Latest news and publications from inflammation and infections group.
17th European Meeting on Complement in Human Disease (EMCHD 2019) participants (Spain,14-17 September, 2019): Larisa Viazmina, Karita Haapasalo and Shahan Syed
Syed, S et al. Role of Pneumococcal NanA Neuraminidase Activity in Peripheral Blood
Schematic illustration of the putative mechanism how NanA could reduce complement regulation by factor H on the cells and sensitize cells for attack by complement and thereby lead to cell damage. In addition, NanA increases the susceptibility of cells to attack by pneumolysin (PLY) or other virulence factors.
Haapasalo, K. et al. Staphylococcus aureus toxin LukSF dissociates from its membrane receptor target to enable renewed ligand sequestration. October 2018. The FASEB Journal
Model for LukSF-receptor binding and the mechanism of LukSF-induced inflammation. (A). LukS (PDB ID: 1T5R) binds on hC5aR (structure based on angiotensin receptor data PDB ID: 4YAY, cyan dashed box) as a soluble monomer on the cell membrane. Each LukS monomer binds one hC5aR molecule via the receptor interacting residues R73, Y184, Y250, T244 (marked with blue dots) within a cluster of approximately 4-5 hC5aR homo-oligomers. Upon binding to hC5aR LukS exposes residues for LukF (PDB ID: 1LKF) binding (interface indiacted by dashed ellipse). In these tight clusters each LukF can bind to two LukS monomers via two interfaces. (B) Binding of LukF on LukS and formation of the octameric pore (PDB ID: 3B07) causes dissociation of the receptors from the complex because of leakage of the cell membrane and possibly also since the receptor binding region (marked with a circle) is buried between the monomers in the complex. (C) The detached hC5aR molecule can be reused by its ligands LukS or C5a anaphylatoxin (PDB ID: 1KJS). (D) Zoom out of (A-C), illustrating the putative mechanism of LukSF induced inflammation.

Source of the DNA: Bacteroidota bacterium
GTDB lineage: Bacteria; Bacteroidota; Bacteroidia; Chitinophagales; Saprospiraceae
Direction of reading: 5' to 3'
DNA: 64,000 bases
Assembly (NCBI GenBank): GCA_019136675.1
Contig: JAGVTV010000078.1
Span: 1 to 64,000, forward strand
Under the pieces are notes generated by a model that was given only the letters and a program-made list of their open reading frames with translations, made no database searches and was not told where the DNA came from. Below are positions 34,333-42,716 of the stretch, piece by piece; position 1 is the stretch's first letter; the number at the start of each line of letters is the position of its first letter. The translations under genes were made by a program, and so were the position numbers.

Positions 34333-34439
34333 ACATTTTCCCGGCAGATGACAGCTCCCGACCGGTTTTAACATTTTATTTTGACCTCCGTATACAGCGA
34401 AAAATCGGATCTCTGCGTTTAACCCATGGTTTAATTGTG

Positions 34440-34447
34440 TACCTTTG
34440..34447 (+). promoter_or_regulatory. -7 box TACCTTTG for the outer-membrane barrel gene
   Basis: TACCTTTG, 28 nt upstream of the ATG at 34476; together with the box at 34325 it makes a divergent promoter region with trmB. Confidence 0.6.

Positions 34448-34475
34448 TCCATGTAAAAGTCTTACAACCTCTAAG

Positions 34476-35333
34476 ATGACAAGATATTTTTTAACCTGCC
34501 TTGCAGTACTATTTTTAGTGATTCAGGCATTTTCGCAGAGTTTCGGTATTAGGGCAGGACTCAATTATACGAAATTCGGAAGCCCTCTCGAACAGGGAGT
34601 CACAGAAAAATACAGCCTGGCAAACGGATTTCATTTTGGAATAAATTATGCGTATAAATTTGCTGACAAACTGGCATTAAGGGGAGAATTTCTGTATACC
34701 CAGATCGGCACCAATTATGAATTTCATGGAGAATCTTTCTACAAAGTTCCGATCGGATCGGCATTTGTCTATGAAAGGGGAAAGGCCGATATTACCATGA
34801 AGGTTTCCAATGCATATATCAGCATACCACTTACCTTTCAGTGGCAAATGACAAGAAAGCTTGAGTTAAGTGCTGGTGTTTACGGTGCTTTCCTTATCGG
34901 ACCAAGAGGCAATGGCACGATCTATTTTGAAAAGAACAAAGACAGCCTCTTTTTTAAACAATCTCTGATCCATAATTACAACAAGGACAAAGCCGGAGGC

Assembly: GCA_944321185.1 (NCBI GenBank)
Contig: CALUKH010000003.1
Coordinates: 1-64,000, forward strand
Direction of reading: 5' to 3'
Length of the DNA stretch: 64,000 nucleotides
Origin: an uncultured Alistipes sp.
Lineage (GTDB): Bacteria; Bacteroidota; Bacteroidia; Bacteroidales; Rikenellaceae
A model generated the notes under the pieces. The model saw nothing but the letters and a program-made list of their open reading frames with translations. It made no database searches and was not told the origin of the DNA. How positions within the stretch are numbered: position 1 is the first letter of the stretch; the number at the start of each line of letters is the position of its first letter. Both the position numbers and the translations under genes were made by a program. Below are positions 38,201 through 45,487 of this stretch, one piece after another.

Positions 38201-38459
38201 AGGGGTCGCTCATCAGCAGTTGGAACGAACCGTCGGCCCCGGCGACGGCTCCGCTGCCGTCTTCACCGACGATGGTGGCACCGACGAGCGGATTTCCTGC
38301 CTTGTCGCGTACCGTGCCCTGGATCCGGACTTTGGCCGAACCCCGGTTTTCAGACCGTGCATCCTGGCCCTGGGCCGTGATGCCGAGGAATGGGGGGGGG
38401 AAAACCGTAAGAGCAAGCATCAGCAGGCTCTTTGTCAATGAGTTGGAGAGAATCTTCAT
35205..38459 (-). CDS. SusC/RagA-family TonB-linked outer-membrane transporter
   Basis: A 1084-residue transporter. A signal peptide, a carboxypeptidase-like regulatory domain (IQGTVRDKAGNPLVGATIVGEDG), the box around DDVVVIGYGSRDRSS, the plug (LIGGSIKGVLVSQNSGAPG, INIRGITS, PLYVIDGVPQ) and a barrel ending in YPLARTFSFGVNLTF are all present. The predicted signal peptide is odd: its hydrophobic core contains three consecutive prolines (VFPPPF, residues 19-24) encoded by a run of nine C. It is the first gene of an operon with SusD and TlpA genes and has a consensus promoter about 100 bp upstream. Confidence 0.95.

Eija Nissilä, E et al. Complement factor H and apolipoprotein E participate in regulation of inflammation in THP-1 macrophages, Front. Immunol. 2018. doi: 10.3389/fimmu.2018.02701
Schematic illustrating the putative mechanism of the effect of factor H-apoE interaction in reducing inflammation in atherosclerotic lesions. Binding of factor H on apoE containing HDL particles reduces plasma complement activation while elevated binding of apoE on monocytes/macrophages/foam cells via FH reduces local inflammation and cholesterol efflux.